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    Empire Earth

    Reviewed by Falcon

    System Requirements:
    Windows 98, Me, or 2000 CD ROM
    Pentium® II - 350 MHz or higher processor
    64 MB of RAM
    450 MB of hard disk space; additional 100 MB of hard drive space for swap file
    Super VGA monitor supporting 1024 x 768 resolution
    AGP (4 MB) or PCI (8 MB) 3D video card that supports 1024 x 768, 16 bit color resolution
    CD-ROM drive
    Microsoft Mouse or compatible pointing device
    28.8 Kbps modem (or higher recommended) for Internet or head-to-head play
    DirectX compatible sound card with speakers or headphones recommended

    Empire Earth is a 3D RTS game from Rick Goodman, the lead designer of the Age of Empires series. The main feature of the game is it’s huge scope, which spans 14 ages, known as epochs, over 500,000 years. Empire Earth also reaches 200 years into the future, into the age of cybernetic robots, similar to Mechwarriors. As you might imagine, the game is very similar to the Age of Empires series. The interface is almost identical, while the sound effects, controls and graphics are very similar, except for the 3D engine in Empire Earth.

    The idea of the gameplay is the same no matter what epoch you are in, or what sort of RTS you play for that matter – to build a base and army while gathering resources and defending your town from enemies. What does change over the time is the complexity of the game. From basic lands units at the start, there is a steady increase of ground units for melee, long range, and siege purposes, as well as naval and air units. Each unit has a type of attack and armour characteristic that becomes interrelated with other units.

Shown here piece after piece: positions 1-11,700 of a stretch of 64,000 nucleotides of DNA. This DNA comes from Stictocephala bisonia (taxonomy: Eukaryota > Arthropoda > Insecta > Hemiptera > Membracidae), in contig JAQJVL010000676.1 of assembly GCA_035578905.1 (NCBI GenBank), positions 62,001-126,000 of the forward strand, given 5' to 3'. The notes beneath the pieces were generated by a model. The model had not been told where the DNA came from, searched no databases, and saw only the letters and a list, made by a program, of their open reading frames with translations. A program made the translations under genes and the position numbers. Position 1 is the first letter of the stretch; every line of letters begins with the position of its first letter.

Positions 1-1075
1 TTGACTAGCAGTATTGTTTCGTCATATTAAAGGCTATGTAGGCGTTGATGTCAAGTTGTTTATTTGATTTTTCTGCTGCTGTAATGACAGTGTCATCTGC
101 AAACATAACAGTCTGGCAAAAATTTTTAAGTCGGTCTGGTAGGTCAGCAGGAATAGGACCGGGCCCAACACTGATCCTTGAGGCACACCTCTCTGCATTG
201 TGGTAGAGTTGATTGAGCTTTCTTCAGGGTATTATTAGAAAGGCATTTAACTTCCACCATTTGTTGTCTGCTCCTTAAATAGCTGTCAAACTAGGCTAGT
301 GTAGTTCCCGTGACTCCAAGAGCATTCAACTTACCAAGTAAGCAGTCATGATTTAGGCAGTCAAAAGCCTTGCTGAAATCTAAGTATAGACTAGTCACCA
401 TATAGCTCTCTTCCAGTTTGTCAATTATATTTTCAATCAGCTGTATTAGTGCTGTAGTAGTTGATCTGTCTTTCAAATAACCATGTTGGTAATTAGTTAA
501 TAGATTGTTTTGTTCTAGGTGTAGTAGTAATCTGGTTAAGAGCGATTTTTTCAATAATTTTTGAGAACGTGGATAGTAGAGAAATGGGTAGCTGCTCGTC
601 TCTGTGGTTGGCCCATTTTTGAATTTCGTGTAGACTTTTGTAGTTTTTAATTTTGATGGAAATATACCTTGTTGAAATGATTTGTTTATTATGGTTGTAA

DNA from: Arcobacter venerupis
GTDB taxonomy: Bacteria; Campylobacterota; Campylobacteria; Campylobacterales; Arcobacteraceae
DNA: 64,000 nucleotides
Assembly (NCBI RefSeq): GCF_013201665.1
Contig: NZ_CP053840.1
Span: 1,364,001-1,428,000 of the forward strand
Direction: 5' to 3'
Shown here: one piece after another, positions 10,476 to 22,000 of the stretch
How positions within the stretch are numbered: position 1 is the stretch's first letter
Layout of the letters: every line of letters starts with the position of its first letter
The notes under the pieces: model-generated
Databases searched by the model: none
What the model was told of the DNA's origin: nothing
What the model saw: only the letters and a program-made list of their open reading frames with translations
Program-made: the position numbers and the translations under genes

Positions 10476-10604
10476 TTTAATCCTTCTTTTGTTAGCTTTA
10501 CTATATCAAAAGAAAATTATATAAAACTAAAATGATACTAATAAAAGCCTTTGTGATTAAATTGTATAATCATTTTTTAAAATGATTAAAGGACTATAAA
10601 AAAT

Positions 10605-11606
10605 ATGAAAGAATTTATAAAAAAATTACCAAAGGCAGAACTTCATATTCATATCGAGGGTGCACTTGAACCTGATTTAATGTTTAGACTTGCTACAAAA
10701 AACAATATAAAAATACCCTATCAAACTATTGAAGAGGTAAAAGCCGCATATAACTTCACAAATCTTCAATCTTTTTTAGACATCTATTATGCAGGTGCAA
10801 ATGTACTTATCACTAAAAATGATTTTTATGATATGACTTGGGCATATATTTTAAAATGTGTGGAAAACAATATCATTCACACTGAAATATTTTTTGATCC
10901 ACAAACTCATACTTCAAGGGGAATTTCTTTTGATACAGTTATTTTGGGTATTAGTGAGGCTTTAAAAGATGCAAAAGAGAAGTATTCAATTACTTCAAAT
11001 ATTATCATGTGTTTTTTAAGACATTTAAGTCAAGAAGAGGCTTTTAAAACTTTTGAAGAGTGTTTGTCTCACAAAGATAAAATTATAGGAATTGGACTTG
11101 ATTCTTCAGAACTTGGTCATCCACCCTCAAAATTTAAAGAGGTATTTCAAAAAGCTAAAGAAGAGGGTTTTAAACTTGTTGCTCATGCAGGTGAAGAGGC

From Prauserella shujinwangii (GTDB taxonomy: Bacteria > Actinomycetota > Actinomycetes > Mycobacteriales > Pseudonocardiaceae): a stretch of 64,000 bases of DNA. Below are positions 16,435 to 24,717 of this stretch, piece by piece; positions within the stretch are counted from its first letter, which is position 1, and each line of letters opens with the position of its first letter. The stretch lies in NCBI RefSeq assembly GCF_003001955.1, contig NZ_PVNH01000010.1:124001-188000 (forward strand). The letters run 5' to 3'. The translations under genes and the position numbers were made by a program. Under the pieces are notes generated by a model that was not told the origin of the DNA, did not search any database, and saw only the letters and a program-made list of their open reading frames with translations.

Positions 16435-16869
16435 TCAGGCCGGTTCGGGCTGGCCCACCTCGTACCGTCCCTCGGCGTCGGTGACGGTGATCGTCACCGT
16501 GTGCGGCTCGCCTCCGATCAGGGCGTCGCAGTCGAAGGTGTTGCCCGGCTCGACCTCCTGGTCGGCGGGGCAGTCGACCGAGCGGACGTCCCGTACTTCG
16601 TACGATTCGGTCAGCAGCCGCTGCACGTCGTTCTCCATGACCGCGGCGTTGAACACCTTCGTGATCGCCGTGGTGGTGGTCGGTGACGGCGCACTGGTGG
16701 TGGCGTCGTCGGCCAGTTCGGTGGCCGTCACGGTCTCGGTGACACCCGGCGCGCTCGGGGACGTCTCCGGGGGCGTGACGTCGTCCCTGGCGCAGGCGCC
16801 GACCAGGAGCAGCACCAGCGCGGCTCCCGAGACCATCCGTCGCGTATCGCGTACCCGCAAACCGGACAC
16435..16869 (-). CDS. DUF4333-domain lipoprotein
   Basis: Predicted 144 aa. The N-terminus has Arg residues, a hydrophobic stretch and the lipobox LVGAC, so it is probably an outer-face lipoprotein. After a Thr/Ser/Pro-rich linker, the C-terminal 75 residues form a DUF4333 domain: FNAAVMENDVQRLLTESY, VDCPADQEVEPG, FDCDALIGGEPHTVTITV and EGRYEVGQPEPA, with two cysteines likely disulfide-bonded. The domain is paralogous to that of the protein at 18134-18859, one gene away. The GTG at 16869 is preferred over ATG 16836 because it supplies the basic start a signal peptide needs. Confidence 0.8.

The number of units available is among the highest of any RTS game ever made, and there is a lot of attention to detail on strengths and weaknesses of each unit. For example, infantry can do pierce, shock, bullet, or laser damage, each type differently affecting other units, while tanks can do AP, HE, or even laser damage in the future. A bomber/fighter aircraft can do significantly more damage to an enemy fighter than against a concrete wall. The sniper can instantly kill infantry, while AT guns can deal mortal damage to tanks.

    Empire Earth has been designed with the strategy and history enthusiast in mind. Not only do the campaigns relive well-known historic events, with detailed storyline backgrounds added into each mission, but also the entire timeline of the game features units and weapons matching those available at each time period.
    There are four campaigns, covering all the available epochs in the game, including the ancient Greeks, middle age Europe, modern day Germany, and futuristic Russia.
    The historical accuracy of each campaign generally follows accepted events through our civilisation’s history, except for a few alterations here and there to fit the game. Unfortunately the accents of some of the unique characters were quite bad, even painful to listen to, and when zoomed in, their faces look like they were chalked onto a piece of cardboard and pasted onto the character’s head. This was made worse by the fact that the cutscenes during the missions use the game engine and involved zooming into the onscreen gameplay at the current time and featuring voiceovers for the characters.